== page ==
Sure enough, the clutch master cylinder (thanks, Og!) is empty and close examination reveals the slave cylinder has become...incontinent. Ew. Sneezed the stuff right out.
Rather a lot of rust on the slave, the cute little banjo bolt where the hydraulic line connects to it and, presumably, the not-viewable mounting bolts as well. Given that the line itself is all of maybe 3/16" OD, I will only try to do this myself if the towing fee is outrageous, as I can see it turning all too easily into an end-to-end replacement of the entire system. Fiddling the new line into place, unhooking the master cylinder linkage from the pedal arm and bleeding the darned thing each look to be exquisitely fiddly and/or awkward tasks. An MGB, this car is not; I've done this exact job on one (or maybe two -- people will put DOT 3 fluid in them and it eats up the seals)* of those and it was fairly straightforward.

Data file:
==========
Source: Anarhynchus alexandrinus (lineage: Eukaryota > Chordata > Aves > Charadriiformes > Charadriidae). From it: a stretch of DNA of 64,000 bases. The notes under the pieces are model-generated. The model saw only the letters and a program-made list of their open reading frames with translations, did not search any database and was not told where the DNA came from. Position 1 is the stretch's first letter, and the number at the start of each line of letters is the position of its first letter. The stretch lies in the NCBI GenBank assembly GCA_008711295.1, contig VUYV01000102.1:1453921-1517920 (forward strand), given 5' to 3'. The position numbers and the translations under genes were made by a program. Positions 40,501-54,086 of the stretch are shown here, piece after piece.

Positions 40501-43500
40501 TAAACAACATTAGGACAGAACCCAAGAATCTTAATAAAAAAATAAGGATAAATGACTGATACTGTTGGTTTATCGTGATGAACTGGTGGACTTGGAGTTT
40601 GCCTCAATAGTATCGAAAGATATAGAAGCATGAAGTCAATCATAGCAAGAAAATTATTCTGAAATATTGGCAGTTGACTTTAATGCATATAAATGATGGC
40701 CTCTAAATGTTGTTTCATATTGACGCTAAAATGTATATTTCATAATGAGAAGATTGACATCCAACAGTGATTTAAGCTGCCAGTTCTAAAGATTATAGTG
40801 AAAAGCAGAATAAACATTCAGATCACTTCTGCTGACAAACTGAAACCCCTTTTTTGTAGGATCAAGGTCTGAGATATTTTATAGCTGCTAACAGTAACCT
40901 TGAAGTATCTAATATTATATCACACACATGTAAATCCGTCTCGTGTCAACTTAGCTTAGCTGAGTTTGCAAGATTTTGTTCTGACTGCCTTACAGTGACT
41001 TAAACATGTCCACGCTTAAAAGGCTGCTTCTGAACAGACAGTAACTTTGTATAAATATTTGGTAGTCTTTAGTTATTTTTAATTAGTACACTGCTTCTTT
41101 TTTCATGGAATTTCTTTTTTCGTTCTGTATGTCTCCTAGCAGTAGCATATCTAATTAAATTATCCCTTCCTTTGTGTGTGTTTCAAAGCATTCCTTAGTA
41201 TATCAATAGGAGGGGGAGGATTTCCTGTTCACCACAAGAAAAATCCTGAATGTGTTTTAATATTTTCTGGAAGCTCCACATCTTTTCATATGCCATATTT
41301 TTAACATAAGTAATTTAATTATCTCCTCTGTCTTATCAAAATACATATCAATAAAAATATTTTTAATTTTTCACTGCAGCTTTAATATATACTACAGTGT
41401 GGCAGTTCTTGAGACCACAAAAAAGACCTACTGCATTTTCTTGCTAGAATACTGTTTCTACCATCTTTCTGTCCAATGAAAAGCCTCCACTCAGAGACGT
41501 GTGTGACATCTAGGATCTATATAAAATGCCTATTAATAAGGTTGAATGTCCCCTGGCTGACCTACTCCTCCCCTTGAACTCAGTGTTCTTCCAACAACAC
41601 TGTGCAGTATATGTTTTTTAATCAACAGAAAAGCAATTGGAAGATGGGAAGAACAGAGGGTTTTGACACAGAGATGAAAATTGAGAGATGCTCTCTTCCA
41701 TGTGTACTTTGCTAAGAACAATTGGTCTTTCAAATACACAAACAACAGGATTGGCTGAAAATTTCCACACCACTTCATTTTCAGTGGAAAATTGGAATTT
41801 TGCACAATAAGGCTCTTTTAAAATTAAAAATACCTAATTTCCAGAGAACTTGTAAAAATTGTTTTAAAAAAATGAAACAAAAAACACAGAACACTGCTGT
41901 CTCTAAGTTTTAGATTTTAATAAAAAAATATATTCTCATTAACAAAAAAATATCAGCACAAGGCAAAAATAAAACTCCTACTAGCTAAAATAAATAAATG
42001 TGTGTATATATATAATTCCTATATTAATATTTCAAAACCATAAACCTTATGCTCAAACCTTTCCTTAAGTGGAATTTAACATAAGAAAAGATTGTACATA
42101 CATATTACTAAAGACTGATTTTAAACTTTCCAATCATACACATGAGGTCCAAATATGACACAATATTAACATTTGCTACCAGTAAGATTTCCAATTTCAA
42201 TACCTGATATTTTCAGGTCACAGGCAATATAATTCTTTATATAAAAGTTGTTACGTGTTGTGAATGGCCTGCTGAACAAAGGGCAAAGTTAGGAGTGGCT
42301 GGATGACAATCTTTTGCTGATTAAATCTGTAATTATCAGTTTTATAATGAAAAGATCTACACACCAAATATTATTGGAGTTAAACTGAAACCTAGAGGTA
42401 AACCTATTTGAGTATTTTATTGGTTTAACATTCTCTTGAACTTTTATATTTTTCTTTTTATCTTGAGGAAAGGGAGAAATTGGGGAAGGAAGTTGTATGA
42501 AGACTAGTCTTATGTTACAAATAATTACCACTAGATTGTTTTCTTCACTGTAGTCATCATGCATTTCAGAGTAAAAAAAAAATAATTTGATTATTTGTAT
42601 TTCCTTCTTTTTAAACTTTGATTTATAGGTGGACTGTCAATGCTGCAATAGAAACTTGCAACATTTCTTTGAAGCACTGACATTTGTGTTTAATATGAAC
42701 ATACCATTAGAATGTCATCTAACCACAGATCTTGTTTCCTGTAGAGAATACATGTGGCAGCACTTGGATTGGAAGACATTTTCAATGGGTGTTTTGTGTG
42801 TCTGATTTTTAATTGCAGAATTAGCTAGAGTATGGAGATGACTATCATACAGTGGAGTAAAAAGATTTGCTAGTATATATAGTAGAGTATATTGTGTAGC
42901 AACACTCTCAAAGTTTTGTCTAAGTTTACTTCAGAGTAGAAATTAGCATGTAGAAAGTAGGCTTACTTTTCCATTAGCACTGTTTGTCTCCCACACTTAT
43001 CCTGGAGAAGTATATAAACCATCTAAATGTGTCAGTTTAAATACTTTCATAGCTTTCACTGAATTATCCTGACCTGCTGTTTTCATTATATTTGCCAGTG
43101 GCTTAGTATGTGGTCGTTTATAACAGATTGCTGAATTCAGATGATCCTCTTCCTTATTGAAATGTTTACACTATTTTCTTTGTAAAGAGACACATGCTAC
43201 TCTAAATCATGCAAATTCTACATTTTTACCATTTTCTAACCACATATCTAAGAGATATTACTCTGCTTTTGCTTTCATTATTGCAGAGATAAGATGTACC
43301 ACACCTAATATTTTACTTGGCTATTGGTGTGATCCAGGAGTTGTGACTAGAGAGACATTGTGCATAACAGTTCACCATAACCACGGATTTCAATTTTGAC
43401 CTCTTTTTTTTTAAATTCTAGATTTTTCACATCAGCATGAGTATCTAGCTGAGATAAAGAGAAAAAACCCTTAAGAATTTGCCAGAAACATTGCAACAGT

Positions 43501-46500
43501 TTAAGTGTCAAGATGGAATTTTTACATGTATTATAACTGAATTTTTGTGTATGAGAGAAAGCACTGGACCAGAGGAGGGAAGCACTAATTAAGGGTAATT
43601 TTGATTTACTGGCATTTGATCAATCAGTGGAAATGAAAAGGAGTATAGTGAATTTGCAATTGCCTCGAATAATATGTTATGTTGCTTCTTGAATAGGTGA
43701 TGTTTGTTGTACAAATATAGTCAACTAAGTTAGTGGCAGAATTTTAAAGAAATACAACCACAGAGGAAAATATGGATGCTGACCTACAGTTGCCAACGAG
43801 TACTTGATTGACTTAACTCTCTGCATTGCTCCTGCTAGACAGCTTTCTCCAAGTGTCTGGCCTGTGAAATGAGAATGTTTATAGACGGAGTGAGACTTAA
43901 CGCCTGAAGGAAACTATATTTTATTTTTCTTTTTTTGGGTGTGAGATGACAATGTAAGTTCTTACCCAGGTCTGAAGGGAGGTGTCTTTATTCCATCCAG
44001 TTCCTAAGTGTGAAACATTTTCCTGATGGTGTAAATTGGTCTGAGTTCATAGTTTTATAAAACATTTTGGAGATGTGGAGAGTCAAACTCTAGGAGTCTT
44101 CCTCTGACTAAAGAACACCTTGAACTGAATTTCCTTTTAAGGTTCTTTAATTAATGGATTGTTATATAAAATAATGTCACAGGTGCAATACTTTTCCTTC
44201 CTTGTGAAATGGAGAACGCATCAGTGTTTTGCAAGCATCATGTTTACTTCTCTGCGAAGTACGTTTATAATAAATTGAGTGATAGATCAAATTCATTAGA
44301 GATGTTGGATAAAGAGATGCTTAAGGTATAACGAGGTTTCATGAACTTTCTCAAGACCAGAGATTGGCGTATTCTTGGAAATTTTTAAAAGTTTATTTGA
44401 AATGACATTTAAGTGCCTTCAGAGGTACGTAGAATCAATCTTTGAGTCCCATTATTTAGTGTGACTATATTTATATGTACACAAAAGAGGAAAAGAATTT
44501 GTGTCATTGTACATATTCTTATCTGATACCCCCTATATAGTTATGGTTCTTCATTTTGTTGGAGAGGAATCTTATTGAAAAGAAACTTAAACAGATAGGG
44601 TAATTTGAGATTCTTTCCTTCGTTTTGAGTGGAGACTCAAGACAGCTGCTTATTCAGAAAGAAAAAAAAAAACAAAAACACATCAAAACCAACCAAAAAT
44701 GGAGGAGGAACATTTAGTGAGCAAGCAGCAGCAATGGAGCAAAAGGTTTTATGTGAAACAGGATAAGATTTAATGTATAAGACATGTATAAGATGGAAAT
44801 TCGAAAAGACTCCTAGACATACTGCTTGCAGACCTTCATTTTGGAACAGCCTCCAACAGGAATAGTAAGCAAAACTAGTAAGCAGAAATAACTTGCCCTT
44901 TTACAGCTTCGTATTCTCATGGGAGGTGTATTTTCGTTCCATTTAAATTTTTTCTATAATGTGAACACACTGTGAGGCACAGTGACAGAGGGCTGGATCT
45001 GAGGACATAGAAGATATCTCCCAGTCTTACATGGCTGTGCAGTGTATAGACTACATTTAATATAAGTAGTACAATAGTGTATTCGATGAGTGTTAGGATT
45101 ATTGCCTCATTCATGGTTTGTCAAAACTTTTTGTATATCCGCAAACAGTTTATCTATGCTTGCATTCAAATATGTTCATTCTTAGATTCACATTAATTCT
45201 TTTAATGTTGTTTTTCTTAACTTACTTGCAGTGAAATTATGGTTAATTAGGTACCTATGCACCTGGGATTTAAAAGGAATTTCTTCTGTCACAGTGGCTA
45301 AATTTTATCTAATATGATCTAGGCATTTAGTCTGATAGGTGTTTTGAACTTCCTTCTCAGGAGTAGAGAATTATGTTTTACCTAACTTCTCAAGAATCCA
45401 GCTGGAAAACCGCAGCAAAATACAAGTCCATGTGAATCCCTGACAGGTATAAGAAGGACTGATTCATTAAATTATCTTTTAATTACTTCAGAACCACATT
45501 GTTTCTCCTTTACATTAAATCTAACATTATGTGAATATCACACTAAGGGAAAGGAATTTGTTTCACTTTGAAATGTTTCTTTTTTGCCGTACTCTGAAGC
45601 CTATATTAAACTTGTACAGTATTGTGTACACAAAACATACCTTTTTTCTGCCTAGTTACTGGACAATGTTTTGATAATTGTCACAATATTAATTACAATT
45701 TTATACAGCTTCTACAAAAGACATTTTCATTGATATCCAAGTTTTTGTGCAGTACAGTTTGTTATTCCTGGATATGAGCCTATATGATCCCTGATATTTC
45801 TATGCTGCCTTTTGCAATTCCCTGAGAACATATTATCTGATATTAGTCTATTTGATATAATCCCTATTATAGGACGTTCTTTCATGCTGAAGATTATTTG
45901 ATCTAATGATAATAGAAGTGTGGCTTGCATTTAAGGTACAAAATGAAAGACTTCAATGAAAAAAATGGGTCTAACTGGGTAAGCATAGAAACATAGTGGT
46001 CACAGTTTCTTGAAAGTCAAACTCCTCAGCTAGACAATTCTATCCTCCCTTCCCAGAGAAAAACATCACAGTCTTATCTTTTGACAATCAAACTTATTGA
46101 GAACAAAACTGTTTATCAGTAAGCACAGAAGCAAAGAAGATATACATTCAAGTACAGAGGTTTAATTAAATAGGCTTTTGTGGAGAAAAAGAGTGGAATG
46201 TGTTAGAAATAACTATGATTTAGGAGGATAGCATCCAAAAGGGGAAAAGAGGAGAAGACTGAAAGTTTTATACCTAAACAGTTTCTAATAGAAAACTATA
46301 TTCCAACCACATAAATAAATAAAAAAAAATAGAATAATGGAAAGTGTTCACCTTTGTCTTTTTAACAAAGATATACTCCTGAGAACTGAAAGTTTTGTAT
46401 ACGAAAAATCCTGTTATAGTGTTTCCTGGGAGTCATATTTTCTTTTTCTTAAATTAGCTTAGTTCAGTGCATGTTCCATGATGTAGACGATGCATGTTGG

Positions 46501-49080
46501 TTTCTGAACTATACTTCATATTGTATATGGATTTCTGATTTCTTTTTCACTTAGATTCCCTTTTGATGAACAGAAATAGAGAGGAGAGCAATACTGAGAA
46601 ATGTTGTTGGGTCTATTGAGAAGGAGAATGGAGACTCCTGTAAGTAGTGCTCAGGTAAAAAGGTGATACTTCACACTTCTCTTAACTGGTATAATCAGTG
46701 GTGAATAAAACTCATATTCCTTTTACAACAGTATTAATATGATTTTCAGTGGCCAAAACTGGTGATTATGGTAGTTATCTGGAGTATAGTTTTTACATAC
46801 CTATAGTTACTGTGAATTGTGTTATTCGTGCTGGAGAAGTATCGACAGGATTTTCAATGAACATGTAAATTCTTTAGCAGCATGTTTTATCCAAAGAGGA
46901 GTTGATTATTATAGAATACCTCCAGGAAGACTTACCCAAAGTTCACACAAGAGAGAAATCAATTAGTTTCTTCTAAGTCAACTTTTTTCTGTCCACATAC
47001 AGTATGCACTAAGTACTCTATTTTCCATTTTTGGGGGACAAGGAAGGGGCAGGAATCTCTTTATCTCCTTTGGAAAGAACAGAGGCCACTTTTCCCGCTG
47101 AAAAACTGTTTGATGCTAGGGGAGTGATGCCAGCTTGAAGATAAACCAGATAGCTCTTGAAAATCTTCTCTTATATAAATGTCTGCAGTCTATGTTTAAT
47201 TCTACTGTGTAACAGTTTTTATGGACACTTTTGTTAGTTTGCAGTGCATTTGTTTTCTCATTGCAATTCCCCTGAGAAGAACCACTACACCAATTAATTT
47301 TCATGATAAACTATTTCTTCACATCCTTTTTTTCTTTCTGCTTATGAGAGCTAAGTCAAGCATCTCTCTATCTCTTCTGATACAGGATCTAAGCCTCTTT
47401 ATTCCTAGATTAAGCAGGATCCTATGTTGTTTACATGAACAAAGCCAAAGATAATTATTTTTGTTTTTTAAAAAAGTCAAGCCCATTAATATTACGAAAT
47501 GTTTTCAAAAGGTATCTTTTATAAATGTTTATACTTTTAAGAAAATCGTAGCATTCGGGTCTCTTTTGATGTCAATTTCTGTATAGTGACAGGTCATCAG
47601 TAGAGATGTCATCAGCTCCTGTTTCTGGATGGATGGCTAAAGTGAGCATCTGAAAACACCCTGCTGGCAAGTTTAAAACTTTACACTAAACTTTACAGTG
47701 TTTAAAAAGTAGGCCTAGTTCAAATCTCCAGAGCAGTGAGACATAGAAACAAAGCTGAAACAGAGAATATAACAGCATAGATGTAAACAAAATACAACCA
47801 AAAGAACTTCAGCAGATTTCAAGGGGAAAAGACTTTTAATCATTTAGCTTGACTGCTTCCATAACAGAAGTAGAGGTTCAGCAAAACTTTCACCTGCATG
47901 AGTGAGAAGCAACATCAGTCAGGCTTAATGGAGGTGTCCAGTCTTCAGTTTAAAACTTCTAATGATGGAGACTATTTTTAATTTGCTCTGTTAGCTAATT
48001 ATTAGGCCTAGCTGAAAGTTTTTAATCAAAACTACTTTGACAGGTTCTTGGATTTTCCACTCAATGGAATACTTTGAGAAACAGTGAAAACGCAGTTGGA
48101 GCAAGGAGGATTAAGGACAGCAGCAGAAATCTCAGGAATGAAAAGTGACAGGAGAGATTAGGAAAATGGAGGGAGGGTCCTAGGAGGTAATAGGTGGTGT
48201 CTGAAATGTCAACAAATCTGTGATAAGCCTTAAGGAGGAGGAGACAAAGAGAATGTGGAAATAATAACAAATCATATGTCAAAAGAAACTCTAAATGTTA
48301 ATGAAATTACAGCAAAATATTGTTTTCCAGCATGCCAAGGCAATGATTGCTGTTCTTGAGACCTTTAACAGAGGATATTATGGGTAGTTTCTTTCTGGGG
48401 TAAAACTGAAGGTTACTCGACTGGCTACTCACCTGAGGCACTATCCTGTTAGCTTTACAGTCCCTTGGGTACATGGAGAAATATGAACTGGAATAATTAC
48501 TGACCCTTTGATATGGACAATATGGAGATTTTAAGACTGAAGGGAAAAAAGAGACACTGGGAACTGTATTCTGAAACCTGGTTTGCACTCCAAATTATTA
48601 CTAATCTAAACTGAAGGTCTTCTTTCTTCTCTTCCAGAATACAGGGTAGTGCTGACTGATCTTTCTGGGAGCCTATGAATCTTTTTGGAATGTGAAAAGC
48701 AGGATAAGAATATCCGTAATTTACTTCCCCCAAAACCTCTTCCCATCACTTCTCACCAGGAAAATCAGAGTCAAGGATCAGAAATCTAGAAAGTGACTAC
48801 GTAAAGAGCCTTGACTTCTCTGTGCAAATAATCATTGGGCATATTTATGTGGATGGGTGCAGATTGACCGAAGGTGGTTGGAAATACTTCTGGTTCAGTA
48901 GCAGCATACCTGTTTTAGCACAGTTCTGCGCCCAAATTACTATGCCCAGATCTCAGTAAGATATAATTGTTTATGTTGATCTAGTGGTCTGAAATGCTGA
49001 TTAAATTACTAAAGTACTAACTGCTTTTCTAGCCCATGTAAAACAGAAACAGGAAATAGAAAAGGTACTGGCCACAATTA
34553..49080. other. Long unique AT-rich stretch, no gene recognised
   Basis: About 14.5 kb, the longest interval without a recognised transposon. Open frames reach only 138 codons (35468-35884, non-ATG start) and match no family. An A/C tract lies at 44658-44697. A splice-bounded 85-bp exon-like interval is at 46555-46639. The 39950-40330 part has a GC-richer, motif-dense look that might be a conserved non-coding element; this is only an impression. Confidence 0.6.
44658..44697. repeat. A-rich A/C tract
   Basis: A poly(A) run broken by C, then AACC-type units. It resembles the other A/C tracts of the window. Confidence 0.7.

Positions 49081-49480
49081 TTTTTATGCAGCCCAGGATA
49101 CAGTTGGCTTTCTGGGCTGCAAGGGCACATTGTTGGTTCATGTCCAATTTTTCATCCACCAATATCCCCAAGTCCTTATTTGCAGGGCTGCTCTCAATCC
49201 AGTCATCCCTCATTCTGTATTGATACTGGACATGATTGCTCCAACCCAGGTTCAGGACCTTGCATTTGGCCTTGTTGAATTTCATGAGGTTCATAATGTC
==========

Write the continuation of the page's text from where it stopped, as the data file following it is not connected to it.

* If you buy an MGB from someone's front yard (garage, whatever), you can just about count on having to rebuild or replace all or part of the clutch and brake hydraulics. It is at that point that you will appreciate the wide-open, lawnmower-simple layout of the mechanicals: except for a fiddly clearance in removing the clutch master cylinder (not a problem in the right-hand-drive version), none of it is difficult to get to or hard to figure out.
A VINTAGE-SUITABLE CALENDAR
3 weeks ago